LONG TERM IN VIVO KINEMATICS OF THE OVINE STIFLE JOINT FOLLOWING ANTERIOR CRUCIATE LIGAMENT TRANSECTION

  • Jessica Norman University of Calgary
  • Kristen I Barton
  • Mohammad Atarod
  • Mehdi Shekarforoush
  • Bryan Heard
  • John Sevick
  • Yamini Achari
  • Nigel G Shrive
Keywords: OSTEOARTHRITIS, KNEE INJURY, KINEMATICS

Abstract

INTRODUCTION

Osteoarthritis (OA) is a degenerative joint disease involving the breakdown of articular cartilage, which is common after injury or with aging1. Following knee injury, sheep develop OA at a slightly accelerated rate compared to humans but with some similar patterns2. In an ovine knee injury model3,4, altered gait mechanics and degradation of the cartilage has been observed 20 weeks post anterior cruciate ligament (ACL) transection (Tx) surgery; however, potential alterations in gait at 40 weeks post ACL Tx surgery remain to be determined. Therefore, the objective of this study was to investigate the in vivo kinematics of the ovine stifle joint over time (20 weeks and 40 weeks) following ACL Tx.

METHODS

Force Plate Testing. Three skeletally mature 3 to 4-year-old female Suffolk-cross sheep (average weight 77.1kg) were led across an embedded force platform (Kistler Instrumente, Winterthur, Switzerland) until 20 hind limb hoof strikes were recorded at 1200 Hz. Peak hind limb vertical ground reaction force was determined prior to surgical plate implantation, and then serially prior to each kinematic data collection. Surgical Procedure. All sheep had a bone plate implanted onto each of the proximomedial aspect of the tibia and the distolateral aspect of the femur of their right hind limb, four weeks prior to kinematic testing. Kinematic Collection and Bone Digitization. On the day of kinematic testing, a stainless steel post was attached to each plate and an instrumented spatial linkage (ISL) mounted between them. The ISL consisted of six rotational encoders providing a measurement of position and orientation in six degrees of freedom (6-DOF) to its motion throughout gait. The in vivo kinematics of the stifle joint were measured while the sheep walked on a treadmill at 2 mph (0.89 m/s). Each sheep then underwent arthroscopic ACL Tx surgery on their right hind limb. The in vivo gait kinematics were measured again over time at 20 and 40 weeks post ACL Tx. Following kinematic testing at 40 weeks, the animals were euthanized. A coordinate measuring machine was used to measure anatomic landmarks on the bone with respect to the ISL in order to create an anatomically relevant coordinate system. Analysis. Data are presented as mean ± SD.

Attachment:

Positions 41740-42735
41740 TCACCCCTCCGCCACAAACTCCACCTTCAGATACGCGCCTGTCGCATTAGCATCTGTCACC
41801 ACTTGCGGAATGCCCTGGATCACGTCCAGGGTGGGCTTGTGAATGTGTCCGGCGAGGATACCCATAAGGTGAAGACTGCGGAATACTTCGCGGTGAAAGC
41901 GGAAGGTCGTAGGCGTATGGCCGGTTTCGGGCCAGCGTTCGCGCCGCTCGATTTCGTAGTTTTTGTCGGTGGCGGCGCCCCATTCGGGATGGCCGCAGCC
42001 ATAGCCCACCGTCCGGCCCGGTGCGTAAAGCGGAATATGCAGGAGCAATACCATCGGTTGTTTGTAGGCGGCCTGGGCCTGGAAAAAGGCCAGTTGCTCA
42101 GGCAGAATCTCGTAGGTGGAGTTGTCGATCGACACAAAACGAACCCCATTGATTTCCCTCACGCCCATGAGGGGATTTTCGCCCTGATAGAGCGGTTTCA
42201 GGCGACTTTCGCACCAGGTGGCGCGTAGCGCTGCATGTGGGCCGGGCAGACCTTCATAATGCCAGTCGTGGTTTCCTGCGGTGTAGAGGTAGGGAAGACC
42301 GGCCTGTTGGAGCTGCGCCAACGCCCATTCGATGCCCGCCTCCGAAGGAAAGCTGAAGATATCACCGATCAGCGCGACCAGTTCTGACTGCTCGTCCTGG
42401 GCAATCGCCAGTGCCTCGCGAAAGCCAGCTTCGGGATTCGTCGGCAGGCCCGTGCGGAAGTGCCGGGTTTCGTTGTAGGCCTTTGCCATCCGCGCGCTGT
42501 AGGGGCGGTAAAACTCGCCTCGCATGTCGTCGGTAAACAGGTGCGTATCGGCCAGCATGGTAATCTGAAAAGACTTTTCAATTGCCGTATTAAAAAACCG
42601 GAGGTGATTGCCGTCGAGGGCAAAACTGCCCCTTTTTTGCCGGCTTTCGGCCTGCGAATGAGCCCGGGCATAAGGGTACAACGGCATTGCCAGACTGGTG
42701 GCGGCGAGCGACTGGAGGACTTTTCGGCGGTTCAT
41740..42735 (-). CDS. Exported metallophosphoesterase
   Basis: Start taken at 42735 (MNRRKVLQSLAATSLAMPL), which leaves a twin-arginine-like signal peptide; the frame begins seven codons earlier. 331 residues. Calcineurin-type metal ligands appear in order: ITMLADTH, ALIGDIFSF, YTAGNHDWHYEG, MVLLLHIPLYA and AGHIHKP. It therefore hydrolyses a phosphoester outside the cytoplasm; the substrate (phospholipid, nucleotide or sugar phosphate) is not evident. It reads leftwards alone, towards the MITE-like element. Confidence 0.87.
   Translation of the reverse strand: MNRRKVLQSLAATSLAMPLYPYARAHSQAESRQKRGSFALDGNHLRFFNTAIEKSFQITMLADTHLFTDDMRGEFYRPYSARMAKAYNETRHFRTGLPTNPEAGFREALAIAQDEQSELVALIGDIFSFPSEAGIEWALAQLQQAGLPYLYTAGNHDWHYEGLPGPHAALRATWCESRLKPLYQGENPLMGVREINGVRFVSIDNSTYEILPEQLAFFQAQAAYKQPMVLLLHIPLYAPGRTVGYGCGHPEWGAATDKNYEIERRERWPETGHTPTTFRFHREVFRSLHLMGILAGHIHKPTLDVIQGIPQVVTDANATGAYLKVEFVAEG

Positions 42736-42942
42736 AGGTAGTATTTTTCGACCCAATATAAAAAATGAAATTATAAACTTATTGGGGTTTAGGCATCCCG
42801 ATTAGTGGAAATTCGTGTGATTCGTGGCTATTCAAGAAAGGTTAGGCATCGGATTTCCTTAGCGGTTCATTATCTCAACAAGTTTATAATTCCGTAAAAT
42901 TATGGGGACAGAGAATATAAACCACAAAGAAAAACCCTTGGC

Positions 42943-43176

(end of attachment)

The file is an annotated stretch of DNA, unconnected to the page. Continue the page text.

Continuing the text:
RESULTS

Figure 1: The 6-DOF in vivo gait kinematics of the ovine stifle joint, intact (black), 22 weeks post ACL Tx (red), and 40 weeks post ACL Tx (blue).

DISCUSSION AND CONCLUSIONS

These data indicate that the in vivo kinematics of the ovine stifle joint do change over time following ACL Tx. The kinematic changes appear to be more drastic after 22 weeks, and do not entirely return back to pre-injury mechanics in all rotations and translations after 40 weeks. As shown in Figure 1, the medial-lateral as well as posterior-anterior translation of the joint is progressively altered post ACL Tx over time. Rotationally, the internal-external kinematic curve at 22 weeks is dissimilar to the intact motion, however by 40 weeks a recovery towards the intact measurement is seen as the animal compensates for the injury. In the future, principal component analysis will be utilized to compare these gait changes. In conclusion, the transection of the ACL causes long-term changes in the in vivo kinematics of the joint. Alterations of the kinematics may result in degradation of cartilage due to abnormal loading of the joint and overall damage in the joint due to compensation of the instability post ACL Tx, which is a painful and destructive condition.

References

1. Lohmander et al. AJSM. 35(10): 1756-69, 2007.
2. Frank et al. JOR. 30(3): 384-92. 2012.
3. Tapper et al. JOR. 26(5): 660-72. 2008.
4. Atarod et al. JOR. 32(3): 431-8. 2013.
Published
2016-07-13
Section
Biomedical Engineering and NSERC CREATE Summer Research Symposium